Writer’s Block

How to Cure Writer’s Block

By Annie Hay

Many of us who have experienced Writer’s Block will recognise the feeling of frustration coupled with self-recrimination. The internal nagging voice which says, “Do I have anything of worth to say?” or “Will it be good enough?” stops us in our tracks. The accompanying feeling of anxiety, agitation and self-doubt can be debilitating.

A Personal Journey

Writers block can be agonizing for people who experience it, students, researchers professional and amateur writers alike. However it is has other widespread negative consequences.

Speaking from a first hand perspective, there are many things I would like to have expressed but hit a wall instead. I hate to think now of the ideas and  projects that have remained stuck, wasted. Instead, I have cleaned the fridge, weeded the garden, rearranged the furniture and all manner of “crucial” tasks which suddenly become much more important. Frustratingly, my procrastinations have been costly. A recent idea for a business development was scuppered by someone with a similar idea, who had not been bogged down by wanting to get the text “just right”.

 

From a Psychotherapy Perspective

It is unfortunate that so many people live with these life-limiting problems when they can be quite easily and effectively worked through. From a psychotherapy perspective, different factors may be at play. One such factor is grandiosity where we purposefully exaggerate some aspect of reality, and thought processes where the details required to define the problem are ignored.

Another factor is driver behaviour where the “Be Perfect” driver raises internal demands “to get it right” before risking committing to paper. Failure to be perfect can lead to extreme anxiety.

Procrastination, where we protect against the fear of “not knowing enough yet” by endlessly drawing out the planning process, taking copious notes, and allowing the project to become so out of hand that it never happens, is also often present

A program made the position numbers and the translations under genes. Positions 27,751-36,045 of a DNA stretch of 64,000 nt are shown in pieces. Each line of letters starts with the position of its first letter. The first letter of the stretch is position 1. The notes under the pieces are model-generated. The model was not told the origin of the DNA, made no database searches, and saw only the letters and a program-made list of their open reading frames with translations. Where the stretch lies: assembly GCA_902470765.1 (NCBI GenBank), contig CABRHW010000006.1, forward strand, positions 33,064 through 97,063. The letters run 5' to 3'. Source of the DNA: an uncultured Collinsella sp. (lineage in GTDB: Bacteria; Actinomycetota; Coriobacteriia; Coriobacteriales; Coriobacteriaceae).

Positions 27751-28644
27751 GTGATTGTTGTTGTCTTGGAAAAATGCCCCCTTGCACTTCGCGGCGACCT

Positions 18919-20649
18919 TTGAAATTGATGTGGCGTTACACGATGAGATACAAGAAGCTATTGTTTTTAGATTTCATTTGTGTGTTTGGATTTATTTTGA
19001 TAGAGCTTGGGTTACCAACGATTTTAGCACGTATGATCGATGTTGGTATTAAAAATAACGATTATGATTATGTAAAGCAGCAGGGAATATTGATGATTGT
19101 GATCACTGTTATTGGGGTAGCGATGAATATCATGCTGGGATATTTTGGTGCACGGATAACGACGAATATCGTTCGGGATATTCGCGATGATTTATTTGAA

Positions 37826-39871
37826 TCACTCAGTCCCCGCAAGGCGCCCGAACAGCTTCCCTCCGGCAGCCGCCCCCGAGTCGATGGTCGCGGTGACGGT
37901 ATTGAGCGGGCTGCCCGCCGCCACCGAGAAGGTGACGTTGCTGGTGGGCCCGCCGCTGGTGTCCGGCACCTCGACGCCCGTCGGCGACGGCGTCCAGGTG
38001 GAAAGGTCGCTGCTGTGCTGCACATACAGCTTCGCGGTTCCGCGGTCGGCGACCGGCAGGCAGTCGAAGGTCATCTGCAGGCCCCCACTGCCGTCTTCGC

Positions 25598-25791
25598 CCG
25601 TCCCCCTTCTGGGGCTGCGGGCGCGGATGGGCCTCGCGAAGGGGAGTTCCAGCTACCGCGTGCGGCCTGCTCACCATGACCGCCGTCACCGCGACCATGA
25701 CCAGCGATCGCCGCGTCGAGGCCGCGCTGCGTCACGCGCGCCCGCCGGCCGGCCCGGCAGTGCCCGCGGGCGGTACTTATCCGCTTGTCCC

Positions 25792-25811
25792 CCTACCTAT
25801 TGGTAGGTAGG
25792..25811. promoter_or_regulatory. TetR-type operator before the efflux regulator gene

Revealing our ideas can be exposing, leading to feelings of shame and a need to hide or escape.

Psychotherapy addresses the feelings of threat and the underlying conflict which have been stirred up at an unconscious level.

 

How Writer’s Block can be Tackled

For those of us affected by writer’s block or other forms of creative block, there are several ways we can help ourselves.

  • We can give ourselves permission to be imperfect. Perfection is the enemy of creativity.
  • We can learn to enjoy the ebb and flow of our activity, enjoying the process, rather than focussing entirely on the end product.
  • We can release the tension in our minds by changing focus, exercise, play an instrument, listen to music, make a jigsaw.
  • Explore your strengths and your vulnerabilities. Our inner voices are often at the root of creativity. By listening to the creative force of our inner Child, we can experiment with playfulness and pleasure, allowing for mess and chaos. It is important to not always get it all right or to be perfect.
  • Start to write again. You will find new energy. Ideas which previously were held back as if in a mist will start to come to the fore. Experiment. Just put something down on paper. While the underlying conflict may be heightened by the prospect of putting ideas on paper, the very act of writing can be cathartic. Writing is really a healing process.

 

As a psychotherapist and counsellor, I have met many people who get stuck in the process of putting thoughts and ideas onto paper or canvas. Meaningful and relevant work get blocked in their heads, held back by psychological issues. With help this can become unblocked.

Writer’s Block is responsible for the loss of many new ideas and potential developments. The loss of their creative energy is our loss.

 

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